Cleaning & Maintenance Management Online

Disease Prevention

April 27, 2012

It is becoming increasingly clear that the best way to deal with disease is not to treat it but to prevent it, and some strategies are rather simple. For example, experts agree that good personal hygiene is an important component in preventing the spread of bacteria and germs. Another critical component is hygienic cleaning of environmental surfaces, especially those that come into direct contact with skin. In fact, the more we understand about disease and how it is transferred, the more clear the importance of cleaning becomes. In fact it''s considered by many healthcare professionals and environmental scientists as our first line of defense against infectious disease.

However, it''s important that facilities choose cleaning methods and products wisely to ensure that they are incorporating the most effective tools for removing harmful bio-contaminants. Not all cleaning tools and methods are alike and not all are designed to clean thoroughly in order to achieve healthy results. It''s very important to understand the dangers of cross contamination and the tendency for many common tools and processes to actually spread the problem. In fact, some environmental scientists maintain that it''s actually better to not clean than to clean using ineffective methods.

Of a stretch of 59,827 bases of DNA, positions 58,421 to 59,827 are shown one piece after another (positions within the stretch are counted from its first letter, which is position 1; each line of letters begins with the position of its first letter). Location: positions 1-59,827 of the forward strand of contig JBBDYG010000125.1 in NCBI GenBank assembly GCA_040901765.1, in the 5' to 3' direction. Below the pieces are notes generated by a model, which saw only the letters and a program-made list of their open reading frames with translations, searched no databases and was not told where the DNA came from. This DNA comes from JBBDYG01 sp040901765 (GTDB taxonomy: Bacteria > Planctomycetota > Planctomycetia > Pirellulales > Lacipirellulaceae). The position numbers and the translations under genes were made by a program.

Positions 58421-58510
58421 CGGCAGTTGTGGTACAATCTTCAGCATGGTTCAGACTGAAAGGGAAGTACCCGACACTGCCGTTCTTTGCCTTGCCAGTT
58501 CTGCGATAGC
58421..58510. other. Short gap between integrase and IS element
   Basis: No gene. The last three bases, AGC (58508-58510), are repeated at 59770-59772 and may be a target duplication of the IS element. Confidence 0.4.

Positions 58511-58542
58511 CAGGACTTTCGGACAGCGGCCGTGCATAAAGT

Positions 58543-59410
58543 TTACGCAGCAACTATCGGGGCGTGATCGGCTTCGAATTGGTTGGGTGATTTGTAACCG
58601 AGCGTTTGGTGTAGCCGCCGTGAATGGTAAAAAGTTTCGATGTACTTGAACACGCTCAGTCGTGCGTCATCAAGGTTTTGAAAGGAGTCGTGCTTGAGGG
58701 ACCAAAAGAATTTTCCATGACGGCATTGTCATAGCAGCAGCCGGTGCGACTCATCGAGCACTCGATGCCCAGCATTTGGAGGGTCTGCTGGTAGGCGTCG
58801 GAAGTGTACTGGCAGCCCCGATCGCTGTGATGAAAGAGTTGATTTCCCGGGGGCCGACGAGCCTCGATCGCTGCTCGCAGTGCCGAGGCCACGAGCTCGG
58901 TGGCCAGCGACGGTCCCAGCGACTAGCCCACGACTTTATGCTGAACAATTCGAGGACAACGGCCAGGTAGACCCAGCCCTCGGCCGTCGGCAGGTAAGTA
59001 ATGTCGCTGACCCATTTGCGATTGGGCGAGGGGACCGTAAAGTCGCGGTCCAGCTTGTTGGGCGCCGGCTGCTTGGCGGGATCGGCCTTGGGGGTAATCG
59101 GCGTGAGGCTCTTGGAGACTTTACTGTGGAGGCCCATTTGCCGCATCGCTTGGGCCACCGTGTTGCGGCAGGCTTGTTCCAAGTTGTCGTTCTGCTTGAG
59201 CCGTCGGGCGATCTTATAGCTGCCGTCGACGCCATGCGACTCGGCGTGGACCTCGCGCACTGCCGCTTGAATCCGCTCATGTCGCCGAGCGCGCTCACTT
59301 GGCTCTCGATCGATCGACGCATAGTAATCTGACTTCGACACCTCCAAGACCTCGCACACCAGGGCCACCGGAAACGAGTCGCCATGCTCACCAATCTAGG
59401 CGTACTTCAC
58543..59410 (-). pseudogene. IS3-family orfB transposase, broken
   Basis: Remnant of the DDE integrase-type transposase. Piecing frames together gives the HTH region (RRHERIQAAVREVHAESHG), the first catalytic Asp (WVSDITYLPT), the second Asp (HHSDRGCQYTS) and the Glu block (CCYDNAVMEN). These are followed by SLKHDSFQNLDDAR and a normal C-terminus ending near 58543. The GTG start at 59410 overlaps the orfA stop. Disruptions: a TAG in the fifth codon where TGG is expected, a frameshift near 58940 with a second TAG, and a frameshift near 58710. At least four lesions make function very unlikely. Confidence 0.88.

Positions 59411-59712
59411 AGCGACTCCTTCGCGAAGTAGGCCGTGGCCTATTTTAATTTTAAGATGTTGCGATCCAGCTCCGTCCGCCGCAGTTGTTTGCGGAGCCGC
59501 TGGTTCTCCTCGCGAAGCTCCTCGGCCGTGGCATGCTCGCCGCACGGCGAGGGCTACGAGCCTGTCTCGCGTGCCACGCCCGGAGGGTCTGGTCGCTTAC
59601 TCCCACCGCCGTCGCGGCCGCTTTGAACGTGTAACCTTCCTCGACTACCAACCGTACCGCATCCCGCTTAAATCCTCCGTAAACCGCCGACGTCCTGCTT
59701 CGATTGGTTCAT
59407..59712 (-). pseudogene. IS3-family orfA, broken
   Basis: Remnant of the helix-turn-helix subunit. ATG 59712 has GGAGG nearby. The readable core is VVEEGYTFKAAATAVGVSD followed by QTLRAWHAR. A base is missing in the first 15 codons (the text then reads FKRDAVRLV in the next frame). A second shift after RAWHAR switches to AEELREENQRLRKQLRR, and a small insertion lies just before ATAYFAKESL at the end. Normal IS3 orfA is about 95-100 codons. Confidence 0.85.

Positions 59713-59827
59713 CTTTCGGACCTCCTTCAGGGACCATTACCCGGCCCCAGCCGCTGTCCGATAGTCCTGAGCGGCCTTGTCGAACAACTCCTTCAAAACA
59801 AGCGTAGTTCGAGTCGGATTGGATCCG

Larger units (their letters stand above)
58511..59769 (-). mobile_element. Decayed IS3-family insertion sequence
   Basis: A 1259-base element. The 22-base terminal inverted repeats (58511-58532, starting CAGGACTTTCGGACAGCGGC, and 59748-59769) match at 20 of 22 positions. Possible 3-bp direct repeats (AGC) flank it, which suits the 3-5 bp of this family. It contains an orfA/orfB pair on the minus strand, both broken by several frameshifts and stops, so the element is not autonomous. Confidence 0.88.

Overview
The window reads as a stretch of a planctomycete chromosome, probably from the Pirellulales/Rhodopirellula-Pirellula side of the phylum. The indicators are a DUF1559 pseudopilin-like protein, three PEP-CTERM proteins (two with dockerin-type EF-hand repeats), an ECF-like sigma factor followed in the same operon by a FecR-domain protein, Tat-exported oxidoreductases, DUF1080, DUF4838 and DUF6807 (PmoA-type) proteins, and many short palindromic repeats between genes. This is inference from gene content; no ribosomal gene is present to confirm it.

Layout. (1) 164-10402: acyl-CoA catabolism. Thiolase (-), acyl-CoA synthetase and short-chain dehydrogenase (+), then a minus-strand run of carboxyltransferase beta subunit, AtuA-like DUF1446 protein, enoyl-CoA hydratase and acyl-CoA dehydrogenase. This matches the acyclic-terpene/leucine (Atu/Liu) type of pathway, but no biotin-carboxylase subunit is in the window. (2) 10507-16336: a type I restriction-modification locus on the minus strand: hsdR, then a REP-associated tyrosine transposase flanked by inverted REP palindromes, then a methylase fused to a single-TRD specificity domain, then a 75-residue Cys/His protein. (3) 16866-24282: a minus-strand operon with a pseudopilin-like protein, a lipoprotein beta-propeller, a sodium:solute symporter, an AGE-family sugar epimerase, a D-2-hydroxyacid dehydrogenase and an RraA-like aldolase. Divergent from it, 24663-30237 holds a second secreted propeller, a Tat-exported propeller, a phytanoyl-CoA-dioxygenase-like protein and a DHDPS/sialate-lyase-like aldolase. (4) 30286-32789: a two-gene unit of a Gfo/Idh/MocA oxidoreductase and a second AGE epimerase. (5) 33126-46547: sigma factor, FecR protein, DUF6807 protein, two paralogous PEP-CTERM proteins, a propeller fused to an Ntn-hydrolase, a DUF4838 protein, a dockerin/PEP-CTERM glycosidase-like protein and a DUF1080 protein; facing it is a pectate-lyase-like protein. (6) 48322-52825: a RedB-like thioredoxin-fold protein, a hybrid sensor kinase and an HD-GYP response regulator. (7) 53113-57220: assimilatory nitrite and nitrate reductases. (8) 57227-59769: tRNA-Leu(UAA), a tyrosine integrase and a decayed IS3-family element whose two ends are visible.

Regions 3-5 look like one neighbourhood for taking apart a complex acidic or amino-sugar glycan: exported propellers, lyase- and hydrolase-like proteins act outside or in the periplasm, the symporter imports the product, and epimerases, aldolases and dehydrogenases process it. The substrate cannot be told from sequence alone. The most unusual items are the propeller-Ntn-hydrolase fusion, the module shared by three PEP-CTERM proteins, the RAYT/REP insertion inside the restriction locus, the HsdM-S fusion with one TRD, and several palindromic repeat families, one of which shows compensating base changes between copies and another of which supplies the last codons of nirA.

Remove it – Prove it™

Kaivac delivers turnkey hygienic cleaning and measurement systems that enable facility service providers to remove the maximum amount of bio-pollution and then prove it through rapid hygiene measurement technology.

In addition to cleaning technologies, Kaivac offers two EPA-registered disinfectants, KaiBosh™ and KaiSan II™. They are effective against MRSA, Norovirus, Influeza (including Swine Flu [H1N1]), AIDS/HIV virus and much more.

Kaivac believes that cleaning is the removal of all unwanted soils and substances. This can include common soils, trash, clutter, but it also must extend into the invisible realm of microbes if cleaning is to truly protect health. Regardless of whether cleaning a restroom, kitchen, classroom, shop floor, or surgery suite the goal must be to remove the maximum amount of soils and bio-pollution, both seen and unseen. Then, validate through proper measurement.

H1N1 (Swine Flu) Resources

CIRI (Cleaning Industry Research Institute) H1N1 Cleaning Guidelines

Centers for Disease Control and Prevention

Kaivac Outbreak Management